Halloween Poems

& Activity Ideas

At the Pumpkin Patch

Rows and rows of pumpkin heads

All sleep on vines in farmers’ beds.

I wander through the orange sea

To pick a pumpkin just for me.

“Now, this one has a bumpy chin –

perfect for a witch’s grin.

Those lumpy ones are shaped just fine.

Maybe I’ll carve Frankenstein.

I like that sunken pumpkin there.

He’s a zombie without hair!”

So many pumpkins to pick through.

The perfect ones, I’ll leave for you.

Source: “Holiday Stew: A Kid’s Portion of Holiday and Seasonal Poems” by Jenny Whitehead

Spooky Halloween Night

It's very spooky on Halloween night,

The ghosts and goblins will give you a fright,

Watch your back, do not be blind,

If you're not careful who knows what you'll find?

You might see things like little black bats,

Or you might see things like scary black cats,

On every porch there's a pumpkin or two,

With their creepy grins smiling at you,

It's very spooky on Halloween night.

Source: http://www.familyfriendpoems.com/

Activity Idea!

Acrostic and Emblematic poems out of Halloween words like, boo, pumpkin or ghost.

Books Worth Checking Out!
  • Who Said Boo? by Nancy White Carlstrom
  • Ragged Shadows by Lee Bennett Hopkins
  • Halloween Poems by Myra Cohn Livingston
  • Best Witches by Jane Yolen

This Is Halloween (Tim Burton)


Boys and girls of every age

Wouldn't you like to see something strange?


Come with us and you will see

This, our town of Halloween


This is Halloween, this is Halloween

Pumpkins scream in the dead of night


This is Halloween, everybody make a scream

Trick or treat till the neighbors gonna die of


It's our town, everybody scream

In this town of Halloween


I am the one hiding under your bed

Teeth grown sharp and eyes glowing red


I am the one hiding under your stairs

Fingers like snakes and spiders in my hair


This is Halloween, this is Halloween

Halloween! Halloween! Halloween! Halloween!


In this town we call home

Everyone hail to the pumpkin song


In this town, don't we love it now?

Everybody's waiting for the next surprise


Round that corner, man hiding in the trash can

Something's waiting now to pounce, and how

you'll scream


Scream! This is Halloween

Red 'n' black, slimy green


Aren't you scared?


Well, that's just fine

Say it once, say it twice

Take the chance and roll the dice

Ride with the moon in the dead of night


Everybody scream, everybody scream


In our town of Halloween


I am the clown with the tear-away face

Here in a flash and gone without a trace


I am the "who" when you call, "Who's there?"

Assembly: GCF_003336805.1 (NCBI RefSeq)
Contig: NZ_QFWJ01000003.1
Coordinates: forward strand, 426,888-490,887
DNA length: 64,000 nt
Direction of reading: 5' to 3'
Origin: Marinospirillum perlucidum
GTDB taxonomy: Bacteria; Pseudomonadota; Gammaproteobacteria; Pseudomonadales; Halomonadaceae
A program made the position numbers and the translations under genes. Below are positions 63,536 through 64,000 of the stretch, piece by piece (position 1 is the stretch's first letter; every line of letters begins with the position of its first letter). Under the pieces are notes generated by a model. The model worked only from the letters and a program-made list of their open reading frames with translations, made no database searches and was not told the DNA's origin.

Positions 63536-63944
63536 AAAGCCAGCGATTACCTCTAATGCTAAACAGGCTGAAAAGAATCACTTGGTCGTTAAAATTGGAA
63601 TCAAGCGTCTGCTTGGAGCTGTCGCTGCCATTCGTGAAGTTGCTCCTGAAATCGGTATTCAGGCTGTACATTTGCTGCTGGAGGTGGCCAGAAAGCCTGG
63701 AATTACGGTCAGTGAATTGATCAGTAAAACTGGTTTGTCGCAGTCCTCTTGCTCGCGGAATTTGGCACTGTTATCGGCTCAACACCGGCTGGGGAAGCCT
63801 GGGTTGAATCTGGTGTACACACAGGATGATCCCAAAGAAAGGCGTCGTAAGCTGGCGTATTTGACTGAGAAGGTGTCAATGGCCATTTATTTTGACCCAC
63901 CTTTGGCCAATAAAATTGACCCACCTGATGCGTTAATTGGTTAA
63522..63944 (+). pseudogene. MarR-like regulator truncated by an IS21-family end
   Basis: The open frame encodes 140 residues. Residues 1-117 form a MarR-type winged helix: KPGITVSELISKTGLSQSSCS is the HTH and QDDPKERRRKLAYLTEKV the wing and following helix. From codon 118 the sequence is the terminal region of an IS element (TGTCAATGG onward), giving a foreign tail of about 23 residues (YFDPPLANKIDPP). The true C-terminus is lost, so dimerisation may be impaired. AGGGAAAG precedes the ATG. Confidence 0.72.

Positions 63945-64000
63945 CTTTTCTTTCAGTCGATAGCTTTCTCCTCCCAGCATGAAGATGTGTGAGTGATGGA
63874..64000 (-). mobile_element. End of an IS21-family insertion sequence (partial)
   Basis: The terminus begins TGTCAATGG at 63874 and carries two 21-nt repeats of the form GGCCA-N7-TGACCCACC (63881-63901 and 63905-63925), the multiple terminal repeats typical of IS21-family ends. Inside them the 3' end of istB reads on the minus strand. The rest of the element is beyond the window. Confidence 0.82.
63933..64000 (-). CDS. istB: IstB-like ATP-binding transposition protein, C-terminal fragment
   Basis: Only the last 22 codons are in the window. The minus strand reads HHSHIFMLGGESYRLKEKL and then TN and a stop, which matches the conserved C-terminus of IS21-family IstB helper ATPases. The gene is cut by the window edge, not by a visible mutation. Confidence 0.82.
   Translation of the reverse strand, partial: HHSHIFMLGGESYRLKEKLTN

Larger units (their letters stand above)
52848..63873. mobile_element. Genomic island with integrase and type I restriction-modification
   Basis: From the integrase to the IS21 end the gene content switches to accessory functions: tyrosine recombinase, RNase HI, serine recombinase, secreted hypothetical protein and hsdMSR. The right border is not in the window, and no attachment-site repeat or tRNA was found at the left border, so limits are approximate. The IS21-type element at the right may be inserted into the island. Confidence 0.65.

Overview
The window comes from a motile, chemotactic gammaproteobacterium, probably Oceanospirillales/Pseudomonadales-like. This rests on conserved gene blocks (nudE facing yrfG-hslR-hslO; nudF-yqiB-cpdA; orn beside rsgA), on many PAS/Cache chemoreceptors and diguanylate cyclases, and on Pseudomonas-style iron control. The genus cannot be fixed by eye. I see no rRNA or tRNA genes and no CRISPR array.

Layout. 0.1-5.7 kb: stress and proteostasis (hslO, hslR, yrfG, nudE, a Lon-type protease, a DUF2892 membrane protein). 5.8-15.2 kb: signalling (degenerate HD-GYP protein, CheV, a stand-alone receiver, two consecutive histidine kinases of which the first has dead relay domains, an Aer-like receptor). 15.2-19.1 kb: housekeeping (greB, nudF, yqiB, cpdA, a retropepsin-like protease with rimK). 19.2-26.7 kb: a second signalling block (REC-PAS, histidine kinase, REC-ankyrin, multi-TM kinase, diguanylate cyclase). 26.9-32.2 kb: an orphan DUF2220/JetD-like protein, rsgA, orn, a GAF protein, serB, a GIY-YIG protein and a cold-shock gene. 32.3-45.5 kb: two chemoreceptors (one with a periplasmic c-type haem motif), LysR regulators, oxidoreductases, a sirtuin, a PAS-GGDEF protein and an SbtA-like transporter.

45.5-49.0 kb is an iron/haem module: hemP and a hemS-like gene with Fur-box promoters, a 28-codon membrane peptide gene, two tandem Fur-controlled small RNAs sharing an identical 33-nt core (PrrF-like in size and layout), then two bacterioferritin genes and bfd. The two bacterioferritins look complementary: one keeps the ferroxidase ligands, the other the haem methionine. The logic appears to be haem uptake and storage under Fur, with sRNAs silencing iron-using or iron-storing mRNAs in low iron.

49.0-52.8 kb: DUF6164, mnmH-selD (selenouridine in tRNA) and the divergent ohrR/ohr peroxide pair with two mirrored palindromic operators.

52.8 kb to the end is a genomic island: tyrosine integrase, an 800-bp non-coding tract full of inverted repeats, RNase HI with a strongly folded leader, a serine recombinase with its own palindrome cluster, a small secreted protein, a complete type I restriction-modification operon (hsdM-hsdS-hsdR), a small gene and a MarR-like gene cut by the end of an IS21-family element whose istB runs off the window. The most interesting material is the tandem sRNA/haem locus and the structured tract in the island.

I am the wind blowing through your hair


I am the shadow on the moon at night

Filling your dreams to the brim with fright


This is Halloween, this is Halloween

Halloween! Halloween! Halloween! Halloween!


Tender lumplings everywhere

Life's no fun without a good scare


That's our job, but we're not mean

in our town of Halloween


In this town


Don't we love it now?


Everyone's waiting for the next surprise


Skeleton Jack might catch you in the back

And scream like a banshee

Make you jump out of your skin

This is Halloween, everybody scream

Won't ya please make way for a very special guy

Our man jack is king of the pumpkin patch

Everyone hail to the Pumpkin King now


This is Halloween, this is Halloween

Halloween! Halloween! Halloween! Halloween!


In this town we call home

Everyone hail to the pumpkin song


La la-la la,la la la la la la la la la la Halloween! Halloween! Halloween!

Halloween! (etc.)

Read more: Burton Tim - This Is Halloween Lyrics | MetroLyrics

Activity Idea!

Fun to dance to and act out all of the creatures being described.

Author Study - Jack Prelutsky - Tie in the Common Core!

In Pass the Poetry, Please!, Lee Bennett Hopkins states, "Holidays hold a special place in all our hearts. . . St. Valentine's Day and Halloween, though not considered legal holidays, bring to us hundreds of years of culture, wit and wisdom, folklore-- and fun!" (p. 228).

A Week of Halloween - Common Core - Fun

Monday - Hunt for Eggs on Halloween, then read a non-fiction text or article about Jack Prelutsky to introduce him as a poet.

Tuesday - read a second poem, perhaps something from his book Nightmares (which feature different scary figures like witches, vampire, etc.) and then write a short paragraph about what you plan to be for Halloween. If children aren't dressing up, they can write about the best costume they ever saw.